Haig Armaghanian, founder and CEO of Haig Barrett, explores how synthetic biology pioneers are revolutionising therapeutic development
The therapeutic breakthroughs that are hitting the pages of scientific publications and news media outlets almost every day can make it feel as though this revolutionary medical progress came out of thin air.
However, biological understanding, the work of scientists worldwide and enabling technologies have converged to deliver today’s rapid progress. The synthetic biology revolution that we are now experiencing has been quite a journey.
The biochemistry of the 1980s focused on how to analyse biological materials and understand how they work. In the 1990s, we developed ways to screen more quickly and come up with answers (and products) faster.
The genomic boom was kicked off by the completion of the Human Genome Project in 2003. Today, we have sophisticated modelling, automation, machine learning, artificial intelligence and other powerful computational capabilities to discover new prospects at an increasingly accelerated pace.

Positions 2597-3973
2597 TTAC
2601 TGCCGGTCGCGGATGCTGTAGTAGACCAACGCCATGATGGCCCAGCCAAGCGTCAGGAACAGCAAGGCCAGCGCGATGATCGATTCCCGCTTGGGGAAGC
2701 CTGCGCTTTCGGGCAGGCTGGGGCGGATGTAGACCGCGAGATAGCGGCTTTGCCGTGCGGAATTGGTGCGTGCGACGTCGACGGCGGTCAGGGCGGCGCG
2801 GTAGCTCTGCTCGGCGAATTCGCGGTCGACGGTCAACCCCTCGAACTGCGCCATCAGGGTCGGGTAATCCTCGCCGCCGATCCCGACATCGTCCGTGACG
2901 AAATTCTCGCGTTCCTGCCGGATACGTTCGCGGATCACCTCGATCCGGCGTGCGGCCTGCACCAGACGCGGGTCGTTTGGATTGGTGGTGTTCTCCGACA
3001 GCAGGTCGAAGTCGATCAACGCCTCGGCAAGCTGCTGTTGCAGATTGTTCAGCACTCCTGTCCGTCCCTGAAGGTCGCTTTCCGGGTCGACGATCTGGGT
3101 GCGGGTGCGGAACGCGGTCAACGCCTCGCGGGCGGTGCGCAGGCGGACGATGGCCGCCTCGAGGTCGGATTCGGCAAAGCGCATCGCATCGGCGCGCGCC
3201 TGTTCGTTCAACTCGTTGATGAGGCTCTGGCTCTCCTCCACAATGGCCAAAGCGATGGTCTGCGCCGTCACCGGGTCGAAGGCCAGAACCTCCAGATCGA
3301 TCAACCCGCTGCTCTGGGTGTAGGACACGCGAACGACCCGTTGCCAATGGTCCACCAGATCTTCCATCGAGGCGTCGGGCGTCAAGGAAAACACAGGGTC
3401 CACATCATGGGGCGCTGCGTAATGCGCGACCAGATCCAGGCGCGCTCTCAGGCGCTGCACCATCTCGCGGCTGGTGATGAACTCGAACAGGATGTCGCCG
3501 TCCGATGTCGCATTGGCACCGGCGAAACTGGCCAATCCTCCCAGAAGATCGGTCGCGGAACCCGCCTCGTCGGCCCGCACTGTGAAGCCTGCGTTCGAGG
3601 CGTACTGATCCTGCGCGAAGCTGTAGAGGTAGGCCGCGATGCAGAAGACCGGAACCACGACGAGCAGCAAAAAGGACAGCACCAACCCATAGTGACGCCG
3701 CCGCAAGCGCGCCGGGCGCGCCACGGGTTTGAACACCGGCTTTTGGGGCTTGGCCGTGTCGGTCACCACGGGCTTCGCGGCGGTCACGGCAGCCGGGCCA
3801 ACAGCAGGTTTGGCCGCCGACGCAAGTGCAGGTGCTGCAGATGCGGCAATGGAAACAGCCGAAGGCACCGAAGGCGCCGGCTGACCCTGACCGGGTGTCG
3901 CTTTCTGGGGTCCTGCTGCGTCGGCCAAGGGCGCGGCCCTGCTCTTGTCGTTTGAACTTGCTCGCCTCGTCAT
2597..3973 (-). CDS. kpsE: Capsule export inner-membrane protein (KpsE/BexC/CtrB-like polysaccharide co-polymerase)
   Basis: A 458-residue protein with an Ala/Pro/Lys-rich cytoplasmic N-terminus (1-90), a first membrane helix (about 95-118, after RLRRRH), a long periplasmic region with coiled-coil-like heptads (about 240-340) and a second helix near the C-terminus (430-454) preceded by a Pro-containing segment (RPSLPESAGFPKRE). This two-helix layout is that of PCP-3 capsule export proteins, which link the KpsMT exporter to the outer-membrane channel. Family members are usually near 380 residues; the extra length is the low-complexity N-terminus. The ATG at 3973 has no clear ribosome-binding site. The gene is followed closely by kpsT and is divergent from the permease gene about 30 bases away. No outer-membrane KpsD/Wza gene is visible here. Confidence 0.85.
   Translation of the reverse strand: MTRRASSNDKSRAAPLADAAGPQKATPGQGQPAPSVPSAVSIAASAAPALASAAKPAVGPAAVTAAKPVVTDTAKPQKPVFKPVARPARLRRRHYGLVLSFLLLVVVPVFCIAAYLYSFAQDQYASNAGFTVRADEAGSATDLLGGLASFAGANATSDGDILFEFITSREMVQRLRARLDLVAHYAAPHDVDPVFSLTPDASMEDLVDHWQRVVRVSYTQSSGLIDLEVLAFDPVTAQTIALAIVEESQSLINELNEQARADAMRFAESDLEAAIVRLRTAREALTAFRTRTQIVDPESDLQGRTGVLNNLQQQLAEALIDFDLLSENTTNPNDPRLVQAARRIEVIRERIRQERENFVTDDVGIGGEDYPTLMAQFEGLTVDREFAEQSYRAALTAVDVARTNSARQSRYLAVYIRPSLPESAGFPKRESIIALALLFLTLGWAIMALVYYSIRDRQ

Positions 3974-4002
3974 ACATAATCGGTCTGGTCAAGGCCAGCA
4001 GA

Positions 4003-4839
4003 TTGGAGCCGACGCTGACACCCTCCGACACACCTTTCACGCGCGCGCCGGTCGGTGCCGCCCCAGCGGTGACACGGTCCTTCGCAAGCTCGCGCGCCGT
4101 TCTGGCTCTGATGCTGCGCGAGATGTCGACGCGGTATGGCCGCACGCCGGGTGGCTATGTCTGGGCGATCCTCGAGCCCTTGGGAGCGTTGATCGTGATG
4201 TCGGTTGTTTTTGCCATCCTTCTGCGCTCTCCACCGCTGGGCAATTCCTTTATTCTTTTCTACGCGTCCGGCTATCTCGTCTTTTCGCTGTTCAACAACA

The last century was all about plastics, computers, software and other innovations powered by quantum physics. The twenty first century will be driven by biology … and it will have a massive impact on our economic output.
So how is synthetic biology transforming the future of therapeutics? The best way to answer this question is to talk to some of the key leaders ushering in these advancements, including Emily Leproust, CEO and founder of Twist Bioscience, John Nicols, President and CEO of Codexis, John Cumbers, founder of SynBioBeta and Mark Fischer-Colbrie, President and CEO of Labcyte.
Haig Armaghanian, founder and CEO, Haig Barrett
John Cumbers: The vision of synthetic biology is to engineer biology in a manner that delivers value well beyond its natural state. The synthetic biology community is bringing more engineers, computer scientists, physicists and mathematicians into the field of biology to make it more reliable, robust and engineerable.
At SynBioBeta, we talk about a four-level synthetic biology stack. The base level is DNA sequencing and synthesis. The second level includes companies offering enabling tools such as gene editing, hardware and software tools. At the third level are engineering platforms that develop organisms to make many kinds of products. Finally, at the top of the stack, there’s the application level wherein companies are working to make something of value — therapeutics, chemicals, new materials, food products and much more.